The Forbidden Room

Review by Anton Bitel @AntBit

Directed by

Evan Johnson Guy Maddin


Clara Furey Louis Negin Roy Dupuis


You know what you’re in for with Guy Maddin. The question is how crazy will it be.


This is a whole bathtub full of crazy. In a good way.

In Retrospect.

A cinematic cleansing like no other.

Lose yourself in the mind-bending majesty of Guy Maddin and Evan Johnson’s cine odyssey.

“Hello, I’m Marv,” a white-haired, bespectacled man (Louis Negin) says direct to camera, his half-open robe hanging at a louche angle over his otherwise naked body, near the beginning of Guy Maddin and Evan Johnson’s The Forbidden Room. “Today we’re going to discuss baths.” They are worth discussing. For as we lie in the bathtub, there is a collision of grime and cleanliness, of expiatory purification and bare-assed sexuality.

The natural stench of our body’s odours and emissions is gradually wiped by the headily exotic perfume of the soap. As we wash away the accrued film of smut and filth, we melt in the moist warmth, our mind drifts, and we are remade, becoming a refreshed double of our dirtier selves, ready to face the world, or perhaps even a lover – who, if we are lucky, has similarly washed, in preparation to get sweaty and soiled all over again.

The Forbidden Room is not really about baths – but still, as Marv’s lessons (and dirty jokes) leak into the film’s fluid textures and watery depths, viewers are likely to find themselves fully immersed in all the Maddin madness. If the opening credits intermix old-world title sequences from multiple stories though unstable celluloid-like media that burn, melt and fray around the edges, all this is a fitting prelude to the mind-bending labyrinth of impossibly interpolated tales and diabolical digressions that follows.

LWLies Weekly – The Forbidden Room issue

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The painted backdrops, the vaseline-smeared lenses, the tinted images, the overwrought gestural performances, the hyperbolic score, the endless succession of sensationalist, bizarre and often lewd intertitles – these retro stylings have become a signature of Maddin’s work, and here they are the gooey glue that beautifully, if barely, holds together his free associations. It is as though random episodes from different 1930s serial melodramas were sent swirling together down the same plughole, in a descending spiral of dizzyingly lost connections and bent plumbing – like Wojciech Has’ The Saragossa Manuscript reinvented as hornily fetishistic hallucination by someone who has gone heavy on the bath salts.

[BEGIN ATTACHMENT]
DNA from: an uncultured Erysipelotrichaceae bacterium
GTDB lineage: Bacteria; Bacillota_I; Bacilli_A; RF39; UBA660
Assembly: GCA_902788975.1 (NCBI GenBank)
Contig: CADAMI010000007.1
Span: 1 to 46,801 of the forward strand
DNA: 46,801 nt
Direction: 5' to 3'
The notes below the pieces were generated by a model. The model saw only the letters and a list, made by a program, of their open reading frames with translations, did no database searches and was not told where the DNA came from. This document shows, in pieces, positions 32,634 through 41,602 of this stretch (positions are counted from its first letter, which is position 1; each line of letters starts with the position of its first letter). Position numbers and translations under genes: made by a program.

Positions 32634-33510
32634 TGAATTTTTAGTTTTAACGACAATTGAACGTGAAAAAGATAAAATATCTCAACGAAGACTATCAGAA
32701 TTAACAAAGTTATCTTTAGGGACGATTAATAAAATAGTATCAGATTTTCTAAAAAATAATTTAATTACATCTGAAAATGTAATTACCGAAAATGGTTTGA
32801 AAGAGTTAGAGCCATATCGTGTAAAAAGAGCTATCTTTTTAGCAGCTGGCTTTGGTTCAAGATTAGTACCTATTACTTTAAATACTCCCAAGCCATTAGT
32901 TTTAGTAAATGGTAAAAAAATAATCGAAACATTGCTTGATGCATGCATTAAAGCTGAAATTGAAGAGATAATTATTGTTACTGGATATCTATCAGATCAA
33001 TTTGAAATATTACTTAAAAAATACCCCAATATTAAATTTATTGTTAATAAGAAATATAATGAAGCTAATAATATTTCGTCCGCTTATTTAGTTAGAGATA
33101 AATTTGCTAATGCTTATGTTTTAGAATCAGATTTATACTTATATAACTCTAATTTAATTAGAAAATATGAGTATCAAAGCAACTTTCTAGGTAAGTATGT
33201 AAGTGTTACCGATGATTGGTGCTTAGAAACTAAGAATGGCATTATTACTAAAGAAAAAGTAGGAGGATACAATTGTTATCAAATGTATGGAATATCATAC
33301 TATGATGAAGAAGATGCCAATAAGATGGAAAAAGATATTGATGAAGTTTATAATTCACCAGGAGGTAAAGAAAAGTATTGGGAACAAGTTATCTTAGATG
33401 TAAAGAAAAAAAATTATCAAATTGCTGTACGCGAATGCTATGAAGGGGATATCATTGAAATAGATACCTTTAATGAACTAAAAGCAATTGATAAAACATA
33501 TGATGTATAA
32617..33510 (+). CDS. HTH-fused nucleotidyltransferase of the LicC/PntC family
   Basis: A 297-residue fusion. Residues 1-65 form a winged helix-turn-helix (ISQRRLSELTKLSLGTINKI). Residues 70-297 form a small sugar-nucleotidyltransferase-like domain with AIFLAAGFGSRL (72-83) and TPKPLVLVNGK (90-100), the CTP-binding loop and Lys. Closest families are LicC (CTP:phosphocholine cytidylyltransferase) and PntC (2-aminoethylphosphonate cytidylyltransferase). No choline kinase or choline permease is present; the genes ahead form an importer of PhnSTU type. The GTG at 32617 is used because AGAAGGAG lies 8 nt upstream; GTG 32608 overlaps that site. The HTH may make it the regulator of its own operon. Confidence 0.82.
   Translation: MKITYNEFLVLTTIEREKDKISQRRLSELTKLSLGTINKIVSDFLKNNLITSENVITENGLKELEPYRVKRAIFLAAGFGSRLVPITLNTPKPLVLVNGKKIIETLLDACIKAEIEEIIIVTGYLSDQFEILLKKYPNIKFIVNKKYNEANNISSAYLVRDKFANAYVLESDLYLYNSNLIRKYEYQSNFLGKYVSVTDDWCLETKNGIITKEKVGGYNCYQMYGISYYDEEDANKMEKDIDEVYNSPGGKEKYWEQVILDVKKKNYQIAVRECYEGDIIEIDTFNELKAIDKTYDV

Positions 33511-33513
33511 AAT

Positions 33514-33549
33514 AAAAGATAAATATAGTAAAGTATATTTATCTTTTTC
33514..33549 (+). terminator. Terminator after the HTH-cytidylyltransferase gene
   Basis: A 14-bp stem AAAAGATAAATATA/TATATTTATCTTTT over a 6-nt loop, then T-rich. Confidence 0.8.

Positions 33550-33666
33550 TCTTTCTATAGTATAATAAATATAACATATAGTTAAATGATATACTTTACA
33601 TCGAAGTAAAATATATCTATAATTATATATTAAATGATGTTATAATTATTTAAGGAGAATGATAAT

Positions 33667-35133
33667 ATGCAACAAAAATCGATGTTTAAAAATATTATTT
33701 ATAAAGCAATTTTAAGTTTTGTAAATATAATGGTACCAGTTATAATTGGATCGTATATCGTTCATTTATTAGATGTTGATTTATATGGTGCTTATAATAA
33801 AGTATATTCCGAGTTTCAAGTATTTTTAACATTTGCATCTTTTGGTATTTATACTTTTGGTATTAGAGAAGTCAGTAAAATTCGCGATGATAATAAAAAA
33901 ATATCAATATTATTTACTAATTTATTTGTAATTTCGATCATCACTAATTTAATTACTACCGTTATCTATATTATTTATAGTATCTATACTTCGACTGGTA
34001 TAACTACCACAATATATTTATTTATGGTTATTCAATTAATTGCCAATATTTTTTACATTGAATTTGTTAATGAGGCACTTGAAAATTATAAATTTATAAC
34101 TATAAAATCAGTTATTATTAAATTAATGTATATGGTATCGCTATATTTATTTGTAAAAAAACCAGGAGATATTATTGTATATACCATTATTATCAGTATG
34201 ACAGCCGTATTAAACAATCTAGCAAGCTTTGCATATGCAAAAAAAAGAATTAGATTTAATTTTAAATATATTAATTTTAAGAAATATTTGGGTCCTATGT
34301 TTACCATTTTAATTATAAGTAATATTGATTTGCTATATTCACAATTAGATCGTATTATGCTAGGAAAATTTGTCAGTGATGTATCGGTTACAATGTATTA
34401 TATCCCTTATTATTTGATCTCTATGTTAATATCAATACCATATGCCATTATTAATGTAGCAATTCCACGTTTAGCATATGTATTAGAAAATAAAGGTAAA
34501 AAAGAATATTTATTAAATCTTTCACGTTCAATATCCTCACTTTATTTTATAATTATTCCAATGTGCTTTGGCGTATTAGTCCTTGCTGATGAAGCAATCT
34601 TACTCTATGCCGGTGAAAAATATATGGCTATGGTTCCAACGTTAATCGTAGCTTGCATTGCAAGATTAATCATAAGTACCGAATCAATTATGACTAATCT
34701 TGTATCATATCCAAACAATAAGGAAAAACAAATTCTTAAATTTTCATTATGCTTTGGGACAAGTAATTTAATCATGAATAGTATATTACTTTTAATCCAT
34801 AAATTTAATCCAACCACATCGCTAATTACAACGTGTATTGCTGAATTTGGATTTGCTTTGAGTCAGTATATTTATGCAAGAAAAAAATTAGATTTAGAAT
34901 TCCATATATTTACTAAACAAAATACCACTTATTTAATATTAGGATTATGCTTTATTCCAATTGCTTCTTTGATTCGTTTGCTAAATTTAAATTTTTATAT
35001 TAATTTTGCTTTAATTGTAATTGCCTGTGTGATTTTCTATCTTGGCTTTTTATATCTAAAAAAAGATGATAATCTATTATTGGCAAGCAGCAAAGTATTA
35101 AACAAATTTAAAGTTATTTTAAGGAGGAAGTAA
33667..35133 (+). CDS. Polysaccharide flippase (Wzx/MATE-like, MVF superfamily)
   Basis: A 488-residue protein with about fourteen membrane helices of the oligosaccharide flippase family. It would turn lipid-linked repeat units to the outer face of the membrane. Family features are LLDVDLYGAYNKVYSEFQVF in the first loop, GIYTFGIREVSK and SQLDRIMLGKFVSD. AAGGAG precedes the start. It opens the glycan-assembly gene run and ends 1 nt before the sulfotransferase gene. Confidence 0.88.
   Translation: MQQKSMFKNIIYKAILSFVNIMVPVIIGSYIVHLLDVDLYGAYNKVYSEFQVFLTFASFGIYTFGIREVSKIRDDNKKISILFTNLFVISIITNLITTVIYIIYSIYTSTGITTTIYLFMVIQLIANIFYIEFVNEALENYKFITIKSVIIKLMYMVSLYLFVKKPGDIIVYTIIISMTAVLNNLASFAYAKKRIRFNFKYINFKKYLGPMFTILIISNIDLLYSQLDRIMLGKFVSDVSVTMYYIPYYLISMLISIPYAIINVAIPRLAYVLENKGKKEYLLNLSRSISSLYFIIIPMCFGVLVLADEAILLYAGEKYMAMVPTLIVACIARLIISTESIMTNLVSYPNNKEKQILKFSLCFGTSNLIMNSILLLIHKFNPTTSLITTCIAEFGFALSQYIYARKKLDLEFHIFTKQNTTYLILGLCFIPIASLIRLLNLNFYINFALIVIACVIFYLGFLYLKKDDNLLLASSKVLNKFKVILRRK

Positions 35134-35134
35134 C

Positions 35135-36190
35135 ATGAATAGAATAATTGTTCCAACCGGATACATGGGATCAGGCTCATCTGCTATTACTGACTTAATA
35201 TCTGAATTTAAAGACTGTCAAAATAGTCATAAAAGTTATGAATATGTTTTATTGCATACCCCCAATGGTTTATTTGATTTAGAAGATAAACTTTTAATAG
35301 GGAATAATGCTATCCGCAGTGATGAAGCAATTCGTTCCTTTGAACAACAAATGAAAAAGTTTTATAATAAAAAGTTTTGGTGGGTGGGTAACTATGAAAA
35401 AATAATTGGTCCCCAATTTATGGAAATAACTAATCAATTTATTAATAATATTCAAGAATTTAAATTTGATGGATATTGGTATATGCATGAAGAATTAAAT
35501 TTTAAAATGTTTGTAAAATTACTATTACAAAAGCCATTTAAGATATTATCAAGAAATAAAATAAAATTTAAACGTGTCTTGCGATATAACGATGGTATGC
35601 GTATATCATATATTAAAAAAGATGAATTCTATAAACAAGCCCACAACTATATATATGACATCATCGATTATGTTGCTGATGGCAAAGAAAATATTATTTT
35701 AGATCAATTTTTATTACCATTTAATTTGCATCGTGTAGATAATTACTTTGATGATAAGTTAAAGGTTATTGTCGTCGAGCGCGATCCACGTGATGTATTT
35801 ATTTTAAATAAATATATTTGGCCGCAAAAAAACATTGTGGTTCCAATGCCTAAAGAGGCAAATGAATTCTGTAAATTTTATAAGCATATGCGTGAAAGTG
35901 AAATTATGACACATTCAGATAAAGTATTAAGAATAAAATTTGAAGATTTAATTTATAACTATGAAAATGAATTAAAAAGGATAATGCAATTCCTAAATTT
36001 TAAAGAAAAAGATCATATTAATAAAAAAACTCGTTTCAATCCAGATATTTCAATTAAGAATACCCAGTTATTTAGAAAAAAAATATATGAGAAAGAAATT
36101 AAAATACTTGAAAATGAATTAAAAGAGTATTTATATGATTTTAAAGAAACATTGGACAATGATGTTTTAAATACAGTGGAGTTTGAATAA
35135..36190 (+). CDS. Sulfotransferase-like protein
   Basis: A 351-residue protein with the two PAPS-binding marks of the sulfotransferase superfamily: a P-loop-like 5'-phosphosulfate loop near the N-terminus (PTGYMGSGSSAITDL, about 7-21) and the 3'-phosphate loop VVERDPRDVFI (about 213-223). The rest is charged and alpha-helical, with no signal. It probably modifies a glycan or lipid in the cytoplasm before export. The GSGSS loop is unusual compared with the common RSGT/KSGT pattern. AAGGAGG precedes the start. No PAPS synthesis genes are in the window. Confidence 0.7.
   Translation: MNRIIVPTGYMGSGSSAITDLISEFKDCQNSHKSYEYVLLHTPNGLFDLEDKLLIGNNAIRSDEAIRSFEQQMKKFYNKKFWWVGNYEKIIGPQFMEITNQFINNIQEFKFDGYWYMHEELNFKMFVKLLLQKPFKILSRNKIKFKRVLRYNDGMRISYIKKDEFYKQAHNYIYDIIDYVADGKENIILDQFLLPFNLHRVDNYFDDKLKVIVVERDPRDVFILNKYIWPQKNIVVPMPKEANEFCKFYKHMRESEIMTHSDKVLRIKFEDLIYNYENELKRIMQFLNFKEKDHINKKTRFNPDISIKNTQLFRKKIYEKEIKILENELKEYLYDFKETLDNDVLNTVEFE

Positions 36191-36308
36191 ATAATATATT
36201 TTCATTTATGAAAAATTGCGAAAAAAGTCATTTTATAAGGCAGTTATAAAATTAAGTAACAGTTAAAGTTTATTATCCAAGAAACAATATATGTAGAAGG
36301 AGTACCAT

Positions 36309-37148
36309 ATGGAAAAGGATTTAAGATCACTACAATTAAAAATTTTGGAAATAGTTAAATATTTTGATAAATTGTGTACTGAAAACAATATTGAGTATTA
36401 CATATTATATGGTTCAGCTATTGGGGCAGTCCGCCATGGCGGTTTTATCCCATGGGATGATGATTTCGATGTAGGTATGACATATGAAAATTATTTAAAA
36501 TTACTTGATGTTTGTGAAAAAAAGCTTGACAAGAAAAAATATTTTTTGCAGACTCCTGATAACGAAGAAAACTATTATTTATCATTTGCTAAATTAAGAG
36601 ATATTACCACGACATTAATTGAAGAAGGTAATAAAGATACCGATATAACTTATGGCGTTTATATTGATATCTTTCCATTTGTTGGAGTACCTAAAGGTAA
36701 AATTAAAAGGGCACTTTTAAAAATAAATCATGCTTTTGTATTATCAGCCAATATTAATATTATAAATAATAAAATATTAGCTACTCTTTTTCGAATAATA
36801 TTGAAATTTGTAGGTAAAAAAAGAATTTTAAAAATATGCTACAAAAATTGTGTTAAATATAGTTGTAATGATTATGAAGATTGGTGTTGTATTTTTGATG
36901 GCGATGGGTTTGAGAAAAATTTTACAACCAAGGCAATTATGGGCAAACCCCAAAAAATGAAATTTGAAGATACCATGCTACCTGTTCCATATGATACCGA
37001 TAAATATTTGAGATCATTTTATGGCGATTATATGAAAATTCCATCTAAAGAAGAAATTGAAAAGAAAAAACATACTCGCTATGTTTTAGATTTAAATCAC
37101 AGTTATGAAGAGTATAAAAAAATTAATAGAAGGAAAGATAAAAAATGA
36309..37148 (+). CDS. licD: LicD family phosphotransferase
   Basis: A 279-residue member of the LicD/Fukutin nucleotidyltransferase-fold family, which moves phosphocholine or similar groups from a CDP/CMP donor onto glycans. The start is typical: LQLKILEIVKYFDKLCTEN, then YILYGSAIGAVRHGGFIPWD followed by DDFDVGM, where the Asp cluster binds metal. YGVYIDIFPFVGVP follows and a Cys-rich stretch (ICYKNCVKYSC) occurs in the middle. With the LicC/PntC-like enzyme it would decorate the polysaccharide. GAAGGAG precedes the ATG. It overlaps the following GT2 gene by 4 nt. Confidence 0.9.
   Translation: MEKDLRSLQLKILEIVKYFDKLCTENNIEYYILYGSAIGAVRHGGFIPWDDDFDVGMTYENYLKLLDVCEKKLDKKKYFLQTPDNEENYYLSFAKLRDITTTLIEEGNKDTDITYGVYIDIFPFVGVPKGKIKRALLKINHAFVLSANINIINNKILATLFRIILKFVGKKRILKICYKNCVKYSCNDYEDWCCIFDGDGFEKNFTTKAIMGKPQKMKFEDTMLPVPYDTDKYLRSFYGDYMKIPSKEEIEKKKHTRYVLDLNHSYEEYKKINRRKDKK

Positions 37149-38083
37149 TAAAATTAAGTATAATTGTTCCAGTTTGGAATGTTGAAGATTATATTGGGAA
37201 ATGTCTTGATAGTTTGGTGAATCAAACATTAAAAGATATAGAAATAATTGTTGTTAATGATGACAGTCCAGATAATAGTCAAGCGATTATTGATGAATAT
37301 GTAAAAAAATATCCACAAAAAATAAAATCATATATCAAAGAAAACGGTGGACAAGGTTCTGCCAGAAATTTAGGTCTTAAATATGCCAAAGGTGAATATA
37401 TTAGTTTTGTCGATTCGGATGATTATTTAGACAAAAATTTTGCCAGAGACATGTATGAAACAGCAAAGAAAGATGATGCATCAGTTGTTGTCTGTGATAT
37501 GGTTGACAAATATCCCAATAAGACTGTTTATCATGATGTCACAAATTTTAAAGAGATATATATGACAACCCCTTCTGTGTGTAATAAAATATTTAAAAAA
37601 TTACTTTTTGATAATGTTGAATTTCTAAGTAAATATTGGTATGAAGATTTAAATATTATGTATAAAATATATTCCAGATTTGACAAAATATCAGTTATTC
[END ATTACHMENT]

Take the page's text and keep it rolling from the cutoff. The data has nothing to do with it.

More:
It is not so much that there is no narrative – on the contrary, there is a surfeit of stories here, each unnervingly odd in its own right and all linked together by a desultory logic that belongs to a dream – or at least to steamy, sudsy reverie. In the middle of one story about seamen “TRAPPED!” (as a hyperbolic intertitle has it) in their submarine “the SS Plunger” and forced to survive off the pockets of oxygen in their flapjacks, the mysterious lumberjack Cesare (Roy Dupuis) mysteriously drops in, and tells the desperate crew, in search of their missing captain, the parallel story of his own quest to rescue his beloved Margot (Clara Furey) from her wild abductors the Red Wolves. Things eccentrically and concentrically spiral from there.

The result is certainly full of “boggling puzzlements”, but also of ideas and invention, of errant eros and unfathomable (if not strictly bottomless) hilarity. So sit back, unwind, and lose yourself to this transglobal tubthumping oneiro-epic bathtime of the psyche – for some good, if questionably clean, fun.

Published 10 Dec 2015


You know what you’re in for with Guy Maddin. The question is how crazy will it be.


This is a whole bathtub full of crazy. In a good way.

In Retrospect.

A cinematic cleansing like no other.

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